New global report shows mental well-being of youth plummeting

mental health-depression-anxiety
Posted at 2:12 PM, Apr 04, 2022
and last updated 2022-04-04 18:28:56-04

TAMPA, Fla. — Mid-March was the second anniversary of the COVID-19 pandemic and it has not only affected many people's physical health but also the minds of people all over the world, especially the youth.

The Second Annual Mental State of the World Report showed young people are suffering even more now than in 2020.

''The decline in mental well-being is much higher for younger age groups than it is for older age groups,'' explains Dr. Tara Thiagarajan, a scientist and founder of Sapien Labs, a non-profit organization.

Sapien collected the research for the Second Annual Mental State of the World Report. That new data revealed an alarming decline in the mental well-being of our youth, ages 18 to 24 years old globally.

In 2020 44% did not feel mentally well. And now?

"It's now almost 50%, which means that half of young people under you know, 18 to 24, are distressed or struggling," she added.

In part, the study finds seven to ten hours online per day could be to blame. Those hours on the internet replaced the time we used to communicate in person which Thiagarajan said can help build self-confidence.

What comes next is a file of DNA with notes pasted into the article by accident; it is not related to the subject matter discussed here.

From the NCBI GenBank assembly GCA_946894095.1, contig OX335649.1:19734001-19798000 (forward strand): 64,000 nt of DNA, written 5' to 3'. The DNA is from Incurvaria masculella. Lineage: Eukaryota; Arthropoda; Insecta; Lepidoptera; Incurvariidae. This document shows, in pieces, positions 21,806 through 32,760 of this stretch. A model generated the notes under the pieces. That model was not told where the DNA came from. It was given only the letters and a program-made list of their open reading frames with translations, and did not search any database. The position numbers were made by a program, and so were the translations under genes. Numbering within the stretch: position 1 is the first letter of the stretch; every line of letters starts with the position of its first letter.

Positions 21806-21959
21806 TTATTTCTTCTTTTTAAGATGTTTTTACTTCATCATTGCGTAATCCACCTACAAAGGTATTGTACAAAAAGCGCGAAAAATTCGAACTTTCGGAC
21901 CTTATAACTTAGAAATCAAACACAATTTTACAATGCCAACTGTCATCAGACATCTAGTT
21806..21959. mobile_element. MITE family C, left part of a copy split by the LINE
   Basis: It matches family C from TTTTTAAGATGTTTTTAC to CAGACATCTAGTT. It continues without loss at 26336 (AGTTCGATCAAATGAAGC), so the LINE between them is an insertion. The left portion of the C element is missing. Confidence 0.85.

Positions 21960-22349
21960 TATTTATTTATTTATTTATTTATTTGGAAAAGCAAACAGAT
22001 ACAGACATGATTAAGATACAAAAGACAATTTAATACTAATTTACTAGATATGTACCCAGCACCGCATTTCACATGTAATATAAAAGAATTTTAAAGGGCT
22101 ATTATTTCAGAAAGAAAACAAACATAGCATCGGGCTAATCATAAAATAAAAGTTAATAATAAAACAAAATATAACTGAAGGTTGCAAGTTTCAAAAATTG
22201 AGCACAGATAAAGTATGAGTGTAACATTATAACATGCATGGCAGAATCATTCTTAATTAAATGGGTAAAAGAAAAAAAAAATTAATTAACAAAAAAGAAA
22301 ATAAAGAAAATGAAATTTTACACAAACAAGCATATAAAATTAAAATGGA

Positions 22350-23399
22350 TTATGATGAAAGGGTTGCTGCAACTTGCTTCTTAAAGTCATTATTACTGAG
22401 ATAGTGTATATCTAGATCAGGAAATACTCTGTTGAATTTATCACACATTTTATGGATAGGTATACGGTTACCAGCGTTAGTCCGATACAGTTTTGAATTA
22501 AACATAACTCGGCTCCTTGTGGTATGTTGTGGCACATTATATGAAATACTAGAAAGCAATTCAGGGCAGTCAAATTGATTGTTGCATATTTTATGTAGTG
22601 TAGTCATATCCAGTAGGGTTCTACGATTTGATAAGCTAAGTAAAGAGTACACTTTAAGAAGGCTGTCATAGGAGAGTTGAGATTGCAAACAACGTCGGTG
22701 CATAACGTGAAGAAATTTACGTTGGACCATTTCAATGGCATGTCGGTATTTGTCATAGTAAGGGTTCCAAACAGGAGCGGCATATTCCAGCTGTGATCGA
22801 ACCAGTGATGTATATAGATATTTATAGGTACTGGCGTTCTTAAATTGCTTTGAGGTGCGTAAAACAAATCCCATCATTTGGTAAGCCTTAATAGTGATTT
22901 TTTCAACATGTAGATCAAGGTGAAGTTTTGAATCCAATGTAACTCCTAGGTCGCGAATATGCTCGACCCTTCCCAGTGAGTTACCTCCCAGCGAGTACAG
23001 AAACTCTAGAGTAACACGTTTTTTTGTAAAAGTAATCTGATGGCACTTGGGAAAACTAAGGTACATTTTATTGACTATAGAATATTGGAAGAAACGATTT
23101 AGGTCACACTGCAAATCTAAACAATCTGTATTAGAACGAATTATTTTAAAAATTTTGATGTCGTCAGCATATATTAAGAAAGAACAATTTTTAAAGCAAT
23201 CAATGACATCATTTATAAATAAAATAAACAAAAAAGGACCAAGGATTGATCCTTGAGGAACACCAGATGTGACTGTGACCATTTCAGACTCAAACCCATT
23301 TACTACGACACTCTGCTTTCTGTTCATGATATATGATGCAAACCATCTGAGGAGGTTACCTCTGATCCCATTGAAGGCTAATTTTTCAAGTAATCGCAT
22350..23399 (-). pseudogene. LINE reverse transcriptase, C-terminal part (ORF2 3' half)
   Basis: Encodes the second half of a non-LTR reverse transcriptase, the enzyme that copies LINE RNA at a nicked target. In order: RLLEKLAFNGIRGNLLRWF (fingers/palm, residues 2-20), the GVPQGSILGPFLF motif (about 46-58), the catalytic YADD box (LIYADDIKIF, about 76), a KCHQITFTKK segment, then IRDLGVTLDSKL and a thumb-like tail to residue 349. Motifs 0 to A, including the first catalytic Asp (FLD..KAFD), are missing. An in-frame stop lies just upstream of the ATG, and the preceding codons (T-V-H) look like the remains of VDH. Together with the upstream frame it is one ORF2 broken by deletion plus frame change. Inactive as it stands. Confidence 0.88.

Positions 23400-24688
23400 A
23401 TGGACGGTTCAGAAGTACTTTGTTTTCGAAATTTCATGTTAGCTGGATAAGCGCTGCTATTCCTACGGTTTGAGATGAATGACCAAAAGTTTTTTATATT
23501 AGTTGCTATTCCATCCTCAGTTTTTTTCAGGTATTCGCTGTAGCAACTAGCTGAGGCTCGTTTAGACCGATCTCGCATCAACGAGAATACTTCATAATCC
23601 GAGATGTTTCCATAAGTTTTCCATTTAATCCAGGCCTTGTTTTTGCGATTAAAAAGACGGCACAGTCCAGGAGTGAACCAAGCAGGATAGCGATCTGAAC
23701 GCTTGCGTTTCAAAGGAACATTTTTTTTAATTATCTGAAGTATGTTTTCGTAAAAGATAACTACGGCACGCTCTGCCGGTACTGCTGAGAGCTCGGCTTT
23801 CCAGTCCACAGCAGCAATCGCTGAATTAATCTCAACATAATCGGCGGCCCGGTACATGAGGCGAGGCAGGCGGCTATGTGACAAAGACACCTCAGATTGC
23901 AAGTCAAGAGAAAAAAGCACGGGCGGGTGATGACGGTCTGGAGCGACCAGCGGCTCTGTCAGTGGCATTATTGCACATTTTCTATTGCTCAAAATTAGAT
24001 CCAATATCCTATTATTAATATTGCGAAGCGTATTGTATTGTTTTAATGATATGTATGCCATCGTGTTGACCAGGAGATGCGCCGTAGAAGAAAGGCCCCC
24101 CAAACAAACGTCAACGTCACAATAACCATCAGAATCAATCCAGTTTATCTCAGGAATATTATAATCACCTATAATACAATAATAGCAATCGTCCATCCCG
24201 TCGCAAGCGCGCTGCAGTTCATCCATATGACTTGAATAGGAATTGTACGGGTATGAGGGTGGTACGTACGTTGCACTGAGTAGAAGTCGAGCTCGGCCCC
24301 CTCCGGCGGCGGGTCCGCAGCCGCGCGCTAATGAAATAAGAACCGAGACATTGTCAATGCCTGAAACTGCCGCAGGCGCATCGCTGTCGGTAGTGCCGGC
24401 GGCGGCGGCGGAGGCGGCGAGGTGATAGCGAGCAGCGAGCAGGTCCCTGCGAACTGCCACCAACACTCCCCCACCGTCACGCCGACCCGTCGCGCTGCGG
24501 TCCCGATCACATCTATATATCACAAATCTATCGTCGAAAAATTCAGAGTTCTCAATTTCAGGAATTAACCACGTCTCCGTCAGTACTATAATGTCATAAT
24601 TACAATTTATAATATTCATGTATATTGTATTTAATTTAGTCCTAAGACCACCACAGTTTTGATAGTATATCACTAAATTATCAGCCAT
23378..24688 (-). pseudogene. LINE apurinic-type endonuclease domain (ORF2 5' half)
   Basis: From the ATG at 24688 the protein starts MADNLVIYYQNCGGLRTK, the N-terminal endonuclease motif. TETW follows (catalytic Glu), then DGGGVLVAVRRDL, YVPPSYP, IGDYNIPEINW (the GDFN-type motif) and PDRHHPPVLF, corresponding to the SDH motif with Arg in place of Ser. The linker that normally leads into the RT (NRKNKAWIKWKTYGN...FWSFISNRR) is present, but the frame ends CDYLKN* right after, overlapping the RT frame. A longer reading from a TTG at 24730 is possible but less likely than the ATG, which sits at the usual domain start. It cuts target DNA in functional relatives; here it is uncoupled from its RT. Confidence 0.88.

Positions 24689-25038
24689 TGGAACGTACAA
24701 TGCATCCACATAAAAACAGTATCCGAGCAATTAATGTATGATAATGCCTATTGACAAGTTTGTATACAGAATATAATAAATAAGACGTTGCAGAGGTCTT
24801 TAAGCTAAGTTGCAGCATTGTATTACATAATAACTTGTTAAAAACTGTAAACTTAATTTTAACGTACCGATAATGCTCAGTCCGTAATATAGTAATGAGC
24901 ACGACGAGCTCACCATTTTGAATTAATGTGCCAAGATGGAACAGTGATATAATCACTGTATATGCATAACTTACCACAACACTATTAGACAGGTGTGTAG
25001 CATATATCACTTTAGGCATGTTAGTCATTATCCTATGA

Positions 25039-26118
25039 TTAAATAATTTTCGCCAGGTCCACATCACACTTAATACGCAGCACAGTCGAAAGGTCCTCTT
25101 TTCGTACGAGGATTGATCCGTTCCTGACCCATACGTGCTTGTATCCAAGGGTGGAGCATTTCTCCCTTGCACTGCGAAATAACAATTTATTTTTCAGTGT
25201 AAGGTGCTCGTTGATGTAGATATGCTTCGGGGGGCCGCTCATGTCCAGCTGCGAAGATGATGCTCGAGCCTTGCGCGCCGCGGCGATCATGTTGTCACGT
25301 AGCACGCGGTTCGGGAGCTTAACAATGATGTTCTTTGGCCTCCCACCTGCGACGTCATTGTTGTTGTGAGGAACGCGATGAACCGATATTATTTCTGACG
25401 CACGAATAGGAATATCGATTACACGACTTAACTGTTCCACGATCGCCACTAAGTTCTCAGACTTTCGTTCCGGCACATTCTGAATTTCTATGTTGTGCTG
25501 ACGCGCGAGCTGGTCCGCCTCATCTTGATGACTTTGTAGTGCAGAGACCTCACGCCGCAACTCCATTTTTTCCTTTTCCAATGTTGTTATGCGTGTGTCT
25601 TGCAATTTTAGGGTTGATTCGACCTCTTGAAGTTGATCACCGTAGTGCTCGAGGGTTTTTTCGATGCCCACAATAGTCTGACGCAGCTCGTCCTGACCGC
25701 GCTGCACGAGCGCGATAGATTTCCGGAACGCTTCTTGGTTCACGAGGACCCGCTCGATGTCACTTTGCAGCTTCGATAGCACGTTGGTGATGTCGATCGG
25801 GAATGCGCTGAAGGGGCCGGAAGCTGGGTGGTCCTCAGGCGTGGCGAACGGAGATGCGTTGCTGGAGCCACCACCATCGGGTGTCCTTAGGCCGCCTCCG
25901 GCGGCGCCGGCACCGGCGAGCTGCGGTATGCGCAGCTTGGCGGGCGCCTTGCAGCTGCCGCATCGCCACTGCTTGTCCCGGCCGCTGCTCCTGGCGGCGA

"And I think when you do this sort of unstructured interaction, you're learning how to resolve conflict. You're learning how to handle various kinds of social situations. You're learning how to control emotions, when you know, people say stuff, and different things happen," she explained.

The report found cyberbullying impacted females 18 to 24 years old the most and close to 50% of young people experience obsessive thoughts.

"These obsessions have to do with again, relational. You know, relationships with others, to the point of obsessing about somebody or some relationship to the extent that they're unable to function in their daily life," Thiagarajan explained.

Overall, the data uncovered plummeting mental health scores in our youth and sharp declines in what she called the 'social-self' around the globe.

"So the social self is really like how we see ourselves in our own self-image and confidence. And then how we're able to form and maintain relationships with other people. And that's a dimension of mental well-being that's really crumbled with young people," she said.

The study also found English speaking countries are at the bottom for mental well-being and are worse off even compared to the Arab world. Plus, the elderly used to score at the bottom of mental well-being, but now, across the world, it's young people.

The full report is below.

Mental State of the World 2021 by ABC Action News on Scribd